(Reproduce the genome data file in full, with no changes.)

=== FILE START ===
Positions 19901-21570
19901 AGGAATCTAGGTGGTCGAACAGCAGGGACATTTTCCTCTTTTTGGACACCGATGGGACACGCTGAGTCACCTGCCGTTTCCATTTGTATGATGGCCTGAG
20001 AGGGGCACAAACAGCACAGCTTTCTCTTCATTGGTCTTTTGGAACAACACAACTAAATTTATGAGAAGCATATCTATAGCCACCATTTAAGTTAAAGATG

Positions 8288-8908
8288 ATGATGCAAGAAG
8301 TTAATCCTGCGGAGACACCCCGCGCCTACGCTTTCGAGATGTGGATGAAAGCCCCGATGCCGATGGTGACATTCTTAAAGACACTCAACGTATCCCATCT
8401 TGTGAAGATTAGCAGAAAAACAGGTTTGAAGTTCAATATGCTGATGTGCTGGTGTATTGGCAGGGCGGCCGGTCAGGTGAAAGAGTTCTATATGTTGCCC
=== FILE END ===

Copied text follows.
Positions 19901-21570
19901 AGGAATCTAGGTGGTCGAACAGCAGGGACATTTTCCTCTTTTTGGACACCGATGGGACACGCTGAGTCACCTGCCGTTTCCATTTGTATGATGGCCTGAG
20001 AGGGGCACAAACAGCACAGCTTTCTCTTCATTGGTCTTTTGGAACAACACAACTAAATTTATGAGAAGCATATCTATAGCCACCATTTAAGTTAAAGATG

Positions 8288-8908
8288 ATGATGCAAGAAG
8301 TTAATCCTGCGGAGACACCCCGCGCCTACGCTTTCGAGATGTGGATGAAAGCCCCGATGCCGATGGTGACATTCTTAAAGACACTCAACGTATCCCATCT
8401 TGTGAAGATTAGCAGAAAAACAGGTTTGAAGTTCAATATGCTGATGTGCTGGTGTATTGGCAGGGCGGCCGGTCAGGTGAAAGAGTTCTATATGTTGCCC